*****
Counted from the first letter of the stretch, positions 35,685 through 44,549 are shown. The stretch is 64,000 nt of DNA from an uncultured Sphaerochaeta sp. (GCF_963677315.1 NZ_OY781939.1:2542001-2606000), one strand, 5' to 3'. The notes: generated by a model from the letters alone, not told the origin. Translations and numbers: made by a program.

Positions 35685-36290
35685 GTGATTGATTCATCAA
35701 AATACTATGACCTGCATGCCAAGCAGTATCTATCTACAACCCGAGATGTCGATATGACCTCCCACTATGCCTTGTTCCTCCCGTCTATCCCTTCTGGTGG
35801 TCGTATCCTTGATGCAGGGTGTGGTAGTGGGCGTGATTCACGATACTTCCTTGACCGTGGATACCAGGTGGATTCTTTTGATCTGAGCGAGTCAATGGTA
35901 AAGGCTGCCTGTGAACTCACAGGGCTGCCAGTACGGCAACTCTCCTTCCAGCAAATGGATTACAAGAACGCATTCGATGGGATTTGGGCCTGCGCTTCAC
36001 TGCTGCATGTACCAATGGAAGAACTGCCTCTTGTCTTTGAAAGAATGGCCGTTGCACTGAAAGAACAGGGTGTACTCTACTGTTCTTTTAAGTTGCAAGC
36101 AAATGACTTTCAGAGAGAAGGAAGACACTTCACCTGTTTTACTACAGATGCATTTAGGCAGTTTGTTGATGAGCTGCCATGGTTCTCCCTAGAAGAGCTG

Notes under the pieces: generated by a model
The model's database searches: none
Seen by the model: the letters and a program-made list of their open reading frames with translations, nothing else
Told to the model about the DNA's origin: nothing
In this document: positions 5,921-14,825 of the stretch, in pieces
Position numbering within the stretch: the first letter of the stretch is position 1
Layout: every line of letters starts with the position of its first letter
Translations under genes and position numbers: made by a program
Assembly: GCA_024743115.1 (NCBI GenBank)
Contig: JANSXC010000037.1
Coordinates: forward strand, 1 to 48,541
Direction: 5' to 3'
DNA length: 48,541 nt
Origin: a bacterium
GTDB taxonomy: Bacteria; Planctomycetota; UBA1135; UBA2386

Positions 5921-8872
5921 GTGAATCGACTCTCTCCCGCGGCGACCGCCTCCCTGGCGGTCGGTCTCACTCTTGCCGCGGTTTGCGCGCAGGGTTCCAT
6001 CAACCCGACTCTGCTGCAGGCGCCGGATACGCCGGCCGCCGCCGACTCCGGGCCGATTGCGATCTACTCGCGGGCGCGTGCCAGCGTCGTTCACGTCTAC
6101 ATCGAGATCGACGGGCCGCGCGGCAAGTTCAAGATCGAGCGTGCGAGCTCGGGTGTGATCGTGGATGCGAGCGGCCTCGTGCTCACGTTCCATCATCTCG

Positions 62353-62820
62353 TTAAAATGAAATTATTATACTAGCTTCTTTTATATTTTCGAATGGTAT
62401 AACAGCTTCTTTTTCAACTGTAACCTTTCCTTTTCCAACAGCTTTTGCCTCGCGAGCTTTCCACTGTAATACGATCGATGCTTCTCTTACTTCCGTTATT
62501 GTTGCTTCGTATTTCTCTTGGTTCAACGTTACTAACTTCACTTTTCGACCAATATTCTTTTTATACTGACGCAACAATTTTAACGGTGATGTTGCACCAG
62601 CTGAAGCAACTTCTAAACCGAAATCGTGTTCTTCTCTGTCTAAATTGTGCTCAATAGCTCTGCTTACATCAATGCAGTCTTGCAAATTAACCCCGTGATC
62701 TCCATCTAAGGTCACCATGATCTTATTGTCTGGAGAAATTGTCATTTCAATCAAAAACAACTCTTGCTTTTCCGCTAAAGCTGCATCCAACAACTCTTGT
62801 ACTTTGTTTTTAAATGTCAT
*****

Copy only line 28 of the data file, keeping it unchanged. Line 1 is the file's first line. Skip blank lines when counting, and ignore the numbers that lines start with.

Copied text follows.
Positions 62353-62820